I pull across to the truck stop and go hunting for tire bargains. I phone dispatch but he has no way to send me money. I tell him to put my paycheque in my bank, I can draw it out on my bank card. So now I have to use my money, that I was going to pay bills with, to buy repairs for the truck. Oh well I couldn't pay bills with it if it wasn't in the bank and if I just asked them to put it in the bank they wouldn't have been able to find the time.

The next morning I buy another permit as this one has run out.

I find a good price on tires down the street and after joking with the man in the booth get out of the parking lot for free. After buying a new tire I go and pick up my load which was ready two days ago because I don't get the B. C. load. I am going to get the load that the goes to Alberta, Saskatchewan, Manitoba, but it is not supposed to be delivered for another week so I will just take it to Vancouver.

This place doesn't have a loading dock so the forklift puts the pallets in the back of the trailer and I use a floor jack to turn them and push them to the front. There is not many and they are only 1,000 #s each so I load quickly and get out just before start of rush hour.

I had to laugh. The guy helping me with the floor jack said, "No wonder you are in such good shape." I didn't know whether to shake his hand or lend him my glasses.

On the edge of the metropolis of Los Angeles, on top of the mountain, I stop for fuel. My load is light, I can take on lots. I will fill both tanks but the station has closed for renovations.

The next fuel stop is one hour North and I have just enough fuel left to make it.

No real rush to get home but if I show on my log book that I actually drove these miles yesterday, instead of showing a day off, I can drive 20 hours today.

In Oregon the scale is open and I buy a permit. $54 dollars, my money. That's 54 American which is 80 Canadian. Sure hope the company pays me back for all of this.

I begin to realize that though I had bought a permit for Calif. it was only for the trailer. I didn't get one for the tractor. Good thing I didn't get caught.

Entering Washington I have two hours of driving time left. One hour to get to the scale and another to get to the rest area. The scale is under construction but open. It cost me $30 for a permit but I ran over a bolt with the trailer and am loosing air in one tire. An hour later, instead of finding a place to go to sleep I am looking for a tire shop. At one o'clock in the morning it cost me $60 for the man to get out of bed and patch my tire.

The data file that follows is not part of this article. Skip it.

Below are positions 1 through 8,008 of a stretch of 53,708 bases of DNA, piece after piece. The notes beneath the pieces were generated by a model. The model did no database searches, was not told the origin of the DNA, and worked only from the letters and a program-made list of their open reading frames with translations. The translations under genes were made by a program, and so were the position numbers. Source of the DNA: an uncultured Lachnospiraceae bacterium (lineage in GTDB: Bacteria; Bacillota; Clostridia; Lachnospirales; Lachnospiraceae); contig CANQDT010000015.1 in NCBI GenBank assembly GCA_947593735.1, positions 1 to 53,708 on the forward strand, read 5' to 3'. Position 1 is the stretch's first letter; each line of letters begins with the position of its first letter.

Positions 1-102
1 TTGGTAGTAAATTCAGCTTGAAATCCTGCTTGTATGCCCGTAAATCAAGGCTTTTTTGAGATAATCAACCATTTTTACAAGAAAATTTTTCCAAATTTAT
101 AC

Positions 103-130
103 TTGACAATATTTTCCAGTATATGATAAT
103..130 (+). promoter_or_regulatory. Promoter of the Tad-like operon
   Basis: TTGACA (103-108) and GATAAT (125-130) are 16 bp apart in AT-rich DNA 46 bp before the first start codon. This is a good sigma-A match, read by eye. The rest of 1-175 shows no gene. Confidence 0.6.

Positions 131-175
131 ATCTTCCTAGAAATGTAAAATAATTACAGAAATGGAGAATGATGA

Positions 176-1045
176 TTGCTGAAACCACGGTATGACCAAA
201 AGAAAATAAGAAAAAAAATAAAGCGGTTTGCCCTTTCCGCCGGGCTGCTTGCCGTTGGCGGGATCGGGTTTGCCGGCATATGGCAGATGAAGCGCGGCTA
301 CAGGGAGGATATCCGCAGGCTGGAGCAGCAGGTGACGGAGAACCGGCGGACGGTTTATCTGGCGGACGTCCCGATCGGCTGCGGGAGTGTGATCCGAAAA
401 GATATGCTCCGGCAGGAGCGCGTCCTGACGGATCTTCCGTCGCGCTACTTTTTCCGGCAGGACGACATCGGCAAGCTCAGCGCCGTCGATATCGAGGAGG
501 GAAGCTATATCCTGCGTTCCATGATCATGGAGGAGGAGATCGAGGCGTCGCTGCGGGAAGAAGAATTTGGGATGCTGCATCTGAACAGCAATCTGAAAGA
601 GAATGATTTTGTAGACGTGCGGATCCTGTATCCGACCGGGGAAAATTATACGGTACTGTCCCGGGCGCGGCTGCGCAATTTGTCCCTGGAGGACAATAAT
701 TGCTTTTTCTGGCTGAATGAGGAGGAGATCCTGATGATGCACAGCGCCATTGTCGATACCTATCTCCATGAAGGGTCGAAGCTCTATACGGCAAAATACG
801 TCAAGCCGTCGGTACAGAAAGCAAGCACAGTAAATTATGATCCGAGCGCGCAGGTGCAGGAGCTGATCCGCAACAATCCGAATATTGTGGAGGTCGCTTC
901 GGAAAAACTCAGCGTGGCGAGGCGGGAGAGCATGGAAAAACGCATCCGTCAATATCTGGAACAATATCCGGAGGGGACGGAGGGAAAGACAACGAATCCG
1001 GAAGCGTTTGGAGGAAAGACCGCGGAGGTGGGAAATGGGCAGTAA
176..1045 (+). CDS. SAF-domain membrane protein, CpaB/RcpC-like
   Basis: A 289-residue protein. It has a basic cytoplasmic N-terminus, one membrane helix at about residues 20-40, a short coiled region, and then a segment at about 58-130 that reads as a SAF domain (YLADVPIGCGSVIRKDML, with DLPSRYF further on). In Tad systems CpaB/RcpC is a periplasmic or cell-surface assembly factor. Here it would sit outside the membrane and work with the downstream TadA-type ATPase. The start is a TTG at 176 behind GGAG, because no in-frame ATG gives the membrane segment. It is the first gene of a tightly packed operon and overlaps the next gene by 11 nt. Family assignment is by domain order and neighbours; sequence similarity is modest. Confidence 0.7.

Now I have no time to sleep. I had phoned ahead for a dentist appointment, my chipped tooth is hurting.

At 6 AM I get to the border but they can't find my paper work. Finally, after much searching and several phone calls, it is found in the computer under a different name.

At 8 AM I roll into the B. C. scales and remember that the plates have run out. If I needed permits in each state I will need a permit in B. C. as well. Maybe they won't notice.

As I roll across the scale the sign comes on `Park and bring papers'. They have noticed the safety sticker on the side of the trailer. It expired in January. $50 fine plus a notice to get it inspected before it is used again. He checks the tractor. It expired last week. $58 fine and notice to inspect.

I talk nice to him and he makes the tickets out to the company and not to me. It is a nice sunny day after weeks of rain. I tell him it was me that brought the sunshine back from California.

I get to the shop, park the truck, and unload my stuff.

I just make it to the dentist. I wish I hadn't. The dentist from hell with the needle from hell. As he starts to drill I fall asleep. As I write this, the next day, my jaw and throat are still sore.

How was your week?

PS. The company wants me to leave tomorrow for Douglas, Arizona (on the Mexican border). They tell me my permit problems are over. All the other trucks have now been plated for all the western states and have user decals for crossing the border so I don't have to pay the $5 each time.

I want to quit but there really isn't time to find a job today and I did have a really nice trip to Nogales (50 miles west of Douglas) with that other company last year at this time.

THE END